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I am learning TLS handshake and find client/serve will negotiate a cihpersuite during client/server hello.

Usually, the last part of a ciphersuite is a hash algorithm, like SHA256 in ECDHE-ECDSA-AES128-SHA256. The second part of a ciphersuite is public key algorithm of server certificate like ECDSA. As we know, public key is usually capable of signing a message.

I also noticed in the client Hello, there is an extension called signature_algorithms to set the preferred hash/signature algorithm pairs. The chosen hash/signature is usually used to sign the Server Key Exchange.

My question is: since the ciphersuite already indicates both hash and signature algorithms, why we still needs the signature_algorithms extension?

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    It matters whether you are using TLS1.2 or 1.3. In 1.2 sigalgs (13) controls both the protocol-message signature (server must use algorithm specified in ciphersuite, but can choose hash) and signatures of certs in the chain; in 1.3 there are two extensions: sigalgscert (50) if present controls certs in chain, while sigalgs always controls protocol-message (which now is NOT constrained by the ciphersuite) and controls certs in chain IF sigalgscert is NOT present – dave_thompson_085 Jan 22 at 3:29
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... since the ciphersuite already indicates both hash and signature algorithms

The hash given ciphersuite only defines the algorithms used for the integrity protection of the encrypted traffic, i.e. the HMAC. These are not for digital signatures. Similar the public key algorithm in the cipher suite is only about the public key of the server certificate used for authentication. It is not about public key of the client certificate nor about signatures used for the certificates.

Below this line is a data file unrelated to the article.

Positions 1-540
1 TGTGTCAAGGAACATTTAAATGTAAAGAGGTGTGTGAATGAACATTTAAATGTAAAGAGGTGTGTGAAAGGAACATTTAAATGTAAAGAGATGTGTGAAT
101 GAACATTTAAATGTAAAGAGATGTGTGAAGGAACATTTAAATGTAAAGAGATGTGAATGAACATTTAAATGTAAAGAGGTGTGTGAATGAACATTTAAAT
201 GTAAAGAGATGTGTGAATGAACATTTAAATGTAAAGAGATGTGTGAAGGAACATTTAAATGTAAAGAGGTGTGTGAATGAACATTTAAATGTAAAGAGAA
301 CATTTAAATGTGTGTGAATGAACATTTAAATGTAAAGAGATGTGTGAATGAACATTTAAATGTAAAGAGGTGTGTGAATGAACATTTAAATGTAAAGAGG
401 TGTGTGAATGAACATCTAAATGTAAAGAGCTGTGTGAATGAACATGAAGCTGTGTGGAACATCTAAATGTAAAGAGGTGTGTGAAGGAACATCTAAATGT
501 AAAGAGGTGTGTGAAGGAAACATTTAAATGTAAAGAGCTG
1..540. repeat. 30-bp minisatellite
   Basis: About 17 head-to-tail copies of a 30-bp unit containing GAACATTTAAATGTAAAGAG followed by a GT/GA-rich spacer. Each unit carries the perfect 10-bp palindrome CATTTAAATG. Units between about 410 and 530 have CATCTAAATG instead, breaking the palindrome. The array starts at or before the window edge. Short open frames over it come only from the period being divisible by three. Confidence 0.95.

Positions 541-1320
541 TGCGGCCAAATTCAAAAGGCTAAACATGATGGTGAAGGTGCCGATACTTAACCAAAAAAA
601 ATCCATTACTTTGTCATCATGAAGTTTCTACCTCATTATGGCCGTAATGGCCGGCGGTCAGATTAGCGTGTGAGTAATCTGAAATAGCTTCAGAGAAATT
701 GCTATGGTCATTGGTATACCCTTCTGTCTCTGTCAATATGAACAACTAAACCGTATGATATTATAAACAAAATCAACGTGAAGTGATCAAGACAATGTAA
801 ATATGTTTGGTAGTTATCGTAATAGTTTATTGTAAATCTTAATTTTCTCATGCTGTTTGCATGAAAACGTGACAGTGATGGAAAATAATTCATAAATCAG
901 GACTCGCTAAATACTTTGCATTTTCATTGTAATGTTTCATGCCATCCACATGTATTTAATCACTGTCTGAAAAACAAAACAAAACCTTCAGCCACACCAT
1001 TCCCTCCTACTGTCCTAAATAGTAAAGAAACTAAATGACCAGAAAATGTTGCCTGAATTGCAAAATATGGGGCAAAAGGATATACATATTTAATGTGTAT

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  • How does public key of server certificate is used for authentication? BTW, server seems to sign the Server Key Exchange record before sending to client. Which signature is used for the sign, the one from signature_algorithms or the public key from certificate? – Zachary Jan 21 at 13:54
  • I used Wireshark to analyse TLS handshake. It seems that server does not send client the chosen signature algorithm, right? – Zachary Jan 21 at 13:56
  • @Zachary: The public key of the certificate is used within authentication to check the signature done by the server using the matching private key. And there is no "agreeing" on signature algorithms, only announcing what is supported by the client. Whenever a signature is used by the server it is clear from the signature itself which algorithms were used. – Steffen Ullrich Jan 21 at 14:10
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    Hash in 1.2 or lower ciphersuite controls the HMAC unless the cipher is AEAD (only in 1.2), and in 1.2 only also the 'PRF' (KDF) for new suites but not pre-1.2 ones; hash in 1.3 ciphersuite controls only the KDF because all ciphers are AEAD – dave_thompson_085 Jan 22 at 3:32
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    @Zachary: AEAD has builtin authentication; that's what 'Authenticated Encryption' means. It doesn't have to be HMAC and usually isn't; the AEAD ciphers (currently) defined for TLS are ChaCha20+Poly1305 and AES-GCM, which both use keyed polynomial-residue MACs, and AES-CCM, which uses CBC-MAC. – dave_thompson_085 Jan 22 at 23:39

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